"Like me from you--the woman I love? If he's in the same funk as me--"

"He's in a worse one. He's not only afraid of the lady--he's afraid of other things."

Mr. Mudge selected another chocolate-cream. "Well, I'm only afraid of one! But how in the world can you help this party?"

"I don't know--perhaps not at all. But so long as there's a chance--"

"You won't come away?"

"No, you've got to wait for me."

Mr. Mudge enjoyed what was in his mouth. "And what will he give you?"

"Give me?"

"If you do help him."

"Nothing. Nothing in all the wide world."

"Then what will he give me?" Mr. Mudge enquired. "I mean for waiting."

The girl thought a moment; then she got up to walk. "He never heard of you," she replied.

"You haven't mentioned me?"

"We never mention anything. What I've told you is just what I've found out."

Mr. Mudge, who had remained on the bench, looked up at her; she often preferred to be quiet when he proposed to walk, but now that he seemed to wish to sit she had a desire to move. "But you haven't told me what he has found out."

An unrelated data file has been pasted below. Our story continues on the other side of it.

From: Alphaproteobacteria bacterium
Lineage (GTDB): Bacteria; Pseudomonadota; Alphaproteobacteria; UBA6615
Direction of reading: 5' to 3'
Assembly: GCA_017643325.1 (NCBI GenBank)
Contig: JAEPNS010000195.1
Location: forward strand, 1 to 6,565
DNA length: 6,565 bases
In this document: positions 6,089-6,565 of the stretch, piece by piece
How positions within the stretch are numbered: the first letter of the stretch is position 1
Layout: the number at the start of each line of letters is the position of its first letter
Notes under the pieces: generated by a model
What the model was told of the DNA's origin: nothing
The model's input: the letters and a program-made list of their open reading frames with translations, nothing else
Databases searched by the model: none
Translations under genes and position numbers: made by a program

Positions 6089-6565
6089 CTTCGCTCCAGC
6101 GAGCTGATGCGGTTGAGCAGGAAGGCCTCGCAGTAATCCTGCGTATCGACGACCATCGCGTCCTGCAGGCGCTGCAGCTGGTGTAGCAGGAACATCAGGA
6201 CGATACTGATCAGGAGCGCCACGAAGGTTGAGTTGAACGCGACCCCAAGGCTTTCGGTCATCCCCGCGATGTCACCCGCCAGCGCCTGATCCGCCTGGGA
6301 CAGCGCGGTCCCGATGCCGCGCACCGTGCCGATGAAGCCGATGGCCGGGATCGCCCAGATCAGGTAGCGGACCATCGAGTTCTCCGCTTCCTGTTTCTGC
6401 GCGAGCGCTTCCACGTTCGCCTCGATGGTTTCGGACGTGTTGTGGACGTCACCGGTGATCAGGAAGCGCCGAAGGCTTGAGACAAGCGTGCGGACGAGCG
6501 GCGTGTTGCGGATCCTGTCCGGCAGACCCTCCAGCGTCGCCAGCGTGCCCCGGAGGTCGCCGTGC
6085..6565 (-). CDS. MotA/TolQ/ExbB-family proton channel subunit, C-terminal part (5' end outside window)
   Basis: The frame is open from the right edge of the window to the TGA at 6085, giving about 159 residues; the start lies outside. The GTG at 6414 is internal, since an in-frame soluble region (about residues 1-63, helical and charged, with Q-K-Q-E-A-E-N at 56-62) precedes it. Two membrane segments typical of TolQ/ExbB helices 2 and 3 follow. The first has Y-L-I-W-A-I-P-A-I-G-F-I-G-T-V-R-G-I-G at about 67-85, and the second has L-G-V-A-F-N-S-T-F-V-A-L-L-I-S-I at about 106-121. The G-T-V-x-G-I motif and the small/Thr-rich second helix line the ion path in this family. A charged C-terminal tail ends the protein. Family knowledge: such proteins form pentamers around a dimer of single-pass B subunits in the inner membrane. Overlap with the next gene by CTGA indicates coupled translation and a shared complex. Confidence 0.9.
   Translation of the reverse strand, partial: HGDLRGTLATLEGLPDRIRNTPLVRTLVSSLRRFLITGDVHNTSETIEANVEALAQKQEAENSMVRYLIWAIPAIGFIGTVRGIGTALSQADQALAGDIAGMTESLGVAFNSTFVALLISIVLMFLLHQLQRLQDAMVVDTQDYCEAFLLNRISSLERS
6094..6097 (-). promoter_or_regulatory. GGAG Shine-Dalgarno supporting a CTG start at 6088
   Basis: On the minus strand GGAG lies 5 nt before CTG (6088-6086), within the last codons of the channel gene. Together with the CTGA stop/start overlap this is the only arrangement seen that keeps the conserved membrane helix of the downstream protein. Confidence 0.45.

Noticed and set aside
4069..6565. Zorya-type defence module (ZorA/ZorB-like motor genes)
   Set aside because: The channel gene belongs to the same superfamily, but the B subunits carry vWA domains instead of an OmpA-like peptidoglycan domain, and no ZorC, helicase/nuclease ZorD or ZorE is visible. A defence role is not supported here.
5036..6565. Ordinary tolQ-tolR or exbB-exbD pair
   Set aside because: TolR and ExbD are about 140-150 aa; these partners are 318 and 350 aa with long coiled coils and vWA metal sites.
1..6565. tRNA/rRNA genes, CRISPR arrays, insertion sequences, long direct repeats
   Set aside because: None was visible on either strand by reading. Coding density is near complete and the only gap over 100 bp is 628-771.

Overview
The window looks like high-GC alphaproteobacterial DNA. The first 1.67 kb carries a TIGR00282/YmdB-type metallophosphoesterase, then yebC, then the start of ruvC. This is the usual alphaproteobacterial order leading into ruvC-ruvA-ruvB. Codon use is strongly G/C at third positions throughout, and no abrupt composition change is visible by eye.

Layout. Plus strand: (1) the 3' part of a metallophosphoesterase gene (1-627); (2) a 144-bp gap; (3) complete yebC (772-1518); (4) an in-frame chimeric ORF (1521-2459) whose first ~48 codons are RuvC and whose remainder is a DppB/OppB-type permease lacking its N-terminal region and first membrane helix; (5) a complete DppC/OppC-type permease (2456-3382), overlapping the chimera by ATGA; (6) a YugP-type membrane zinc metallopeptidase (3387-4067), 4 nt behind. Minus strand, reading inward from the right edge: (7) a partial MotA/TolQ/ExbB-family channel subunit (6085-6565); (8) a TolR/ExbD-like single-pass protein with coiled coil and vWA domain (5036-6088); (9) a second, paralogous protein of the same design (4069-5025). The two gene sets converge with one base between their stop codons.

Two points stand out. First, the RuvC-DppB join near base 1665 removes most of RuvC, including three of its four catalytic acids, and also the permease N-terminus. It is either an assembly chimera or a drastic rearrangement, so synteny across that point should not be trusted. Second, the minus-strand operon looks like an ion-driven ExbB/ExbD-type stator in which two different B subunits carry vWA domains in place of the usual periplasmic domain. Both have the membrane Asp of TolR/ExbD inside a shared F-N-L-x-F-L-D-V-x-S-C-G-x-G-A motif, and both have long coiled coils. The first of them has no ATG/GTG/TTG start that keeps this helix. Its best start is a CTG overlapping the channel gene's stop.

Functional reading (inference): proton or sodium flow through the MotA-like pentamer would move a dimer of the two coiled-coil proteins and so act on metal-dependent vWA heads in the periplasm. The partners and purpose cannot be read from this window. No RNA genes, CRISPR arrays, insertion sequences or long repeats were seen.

She considered her lover. "He'd never find you, my dear!"

Her lover, still on his seat, appealed to her in something of the attitude in which she had last left Captain Everard, but the impression was not the same. "Then where do I come in?"

"You don't come in at all. That's just the beauty of it!"--and with this she turned to mingle with the multitude collected round the band. Mr. Mudge presently overtook her and drew her arm into his own with a quiet force that expressed the serenity of possession; in consonance with which it was only when they parted for the night at her door that he referred again to what she had told him.

"Have you seen him since?"

"Since the night in the Park? No, not once."

"Oh, what a cad!" said Mr. Mudge.

Henry James